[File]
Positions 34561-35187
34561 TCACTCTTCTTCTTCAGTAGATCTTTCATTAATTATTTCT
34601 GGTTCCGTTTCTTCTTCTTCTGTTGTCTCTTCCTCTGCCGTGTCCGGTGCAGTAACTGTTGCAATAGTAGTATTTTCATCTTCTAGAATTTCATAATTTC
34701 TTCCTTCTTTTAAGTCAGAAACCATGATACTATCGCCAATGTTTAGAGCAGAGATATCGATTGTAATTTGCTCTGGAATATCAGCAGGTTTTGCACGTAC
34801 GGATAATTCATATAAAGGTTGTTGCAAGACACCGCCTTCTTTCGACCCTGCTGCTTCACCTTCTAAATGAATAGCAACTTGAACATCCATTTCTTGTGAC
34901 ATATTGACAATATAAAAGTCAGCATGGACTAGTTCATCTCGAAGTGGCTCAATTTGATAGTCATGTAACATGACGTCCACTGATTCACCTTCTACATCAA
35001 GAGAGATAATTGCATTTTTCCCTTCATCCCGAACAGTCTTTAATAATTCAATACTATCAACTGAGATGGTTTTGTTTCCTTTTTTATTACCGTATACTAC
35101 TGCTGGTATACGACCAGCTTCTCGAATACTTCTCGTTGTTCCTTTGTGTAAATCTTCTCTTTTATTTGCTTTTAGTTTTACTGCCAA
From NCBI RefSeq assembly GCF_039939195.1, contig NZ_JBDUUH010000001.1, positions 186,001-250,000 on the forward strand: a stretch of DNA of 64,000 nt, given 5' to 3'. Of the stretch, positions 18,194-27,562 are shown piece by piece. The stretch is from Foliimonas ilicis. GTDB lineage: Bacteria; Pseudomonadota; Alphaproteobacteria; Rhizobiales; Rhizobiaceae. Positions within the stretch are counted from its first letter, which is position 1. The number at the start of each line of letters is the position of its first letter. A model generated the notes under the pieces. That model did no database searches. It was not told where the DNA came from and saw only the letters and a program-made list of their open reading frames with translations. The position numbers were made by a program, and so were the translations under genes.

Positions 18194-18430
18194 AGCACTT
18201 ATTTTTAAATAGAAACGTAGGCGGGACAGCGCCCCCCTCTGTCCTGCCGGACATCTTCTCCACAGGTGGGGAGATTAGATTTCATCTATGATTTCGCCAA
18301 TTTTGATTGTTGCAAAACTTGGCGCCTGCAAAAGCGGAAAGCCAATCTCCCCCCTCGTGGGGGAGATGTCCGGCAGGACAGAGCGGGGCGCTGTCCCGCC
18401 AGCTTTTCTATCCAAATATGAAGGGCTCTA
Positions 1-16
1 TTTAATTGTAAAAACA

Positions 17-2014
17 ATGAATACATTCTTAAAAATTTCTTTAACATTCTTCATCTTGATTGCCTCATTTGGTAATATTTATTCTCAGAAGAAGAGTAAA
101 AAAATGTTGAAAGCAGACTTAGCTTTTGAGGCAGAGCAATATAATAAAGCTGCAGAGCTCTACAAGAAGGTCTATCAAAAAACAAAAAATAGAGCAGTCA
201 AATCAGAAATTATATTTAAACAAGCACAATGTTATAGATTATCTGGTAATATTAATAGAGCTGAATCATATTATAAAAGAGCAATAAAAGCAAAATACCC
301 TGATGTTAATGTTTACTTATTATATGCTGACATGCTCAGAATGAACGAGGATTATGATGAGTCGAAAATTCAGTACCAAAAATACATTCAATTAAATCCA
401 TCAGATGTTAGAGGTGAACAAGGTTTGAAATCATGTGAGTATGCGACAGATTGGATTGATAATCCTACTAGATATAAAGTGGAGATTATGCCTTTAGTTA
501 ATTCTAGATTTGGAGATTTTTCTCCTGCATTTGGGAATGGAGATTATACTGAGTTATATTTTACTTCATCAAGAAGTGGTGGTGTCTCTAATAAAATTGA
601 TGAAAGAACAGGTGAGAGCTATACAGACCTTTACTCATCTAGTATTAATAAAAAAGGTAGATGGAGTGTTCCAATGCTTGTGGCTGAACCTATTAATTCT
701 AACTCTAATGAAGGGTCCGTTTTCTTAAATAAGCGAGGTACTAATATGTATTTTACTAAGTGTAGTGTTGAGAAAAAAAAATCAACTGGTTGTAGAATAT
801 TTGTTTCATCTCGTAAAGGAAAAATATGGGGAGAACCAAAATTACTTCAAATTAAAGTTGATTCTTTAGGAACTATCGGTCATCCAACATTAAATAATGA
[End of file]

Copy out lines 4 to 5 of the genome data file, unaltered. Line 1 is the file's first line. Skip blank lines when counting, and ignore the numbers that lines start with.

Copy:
34701 TTCCTTCTTTTAAGTCAGAAACCATGATACTATCGCCAATGTTTAGAGCAGAGATATCGATTGTAATTTGCTCTGGAATATCAGCAGGTTTTGCACGTAC
34801 GGATAATTCATATAAAGGTTGTTGCAAGACACCGCCTTCTTTCGACCCTGCTGCTTCACCTTCTAAATGAATAGCAACTTGAACATCCATTTCTTGTGAC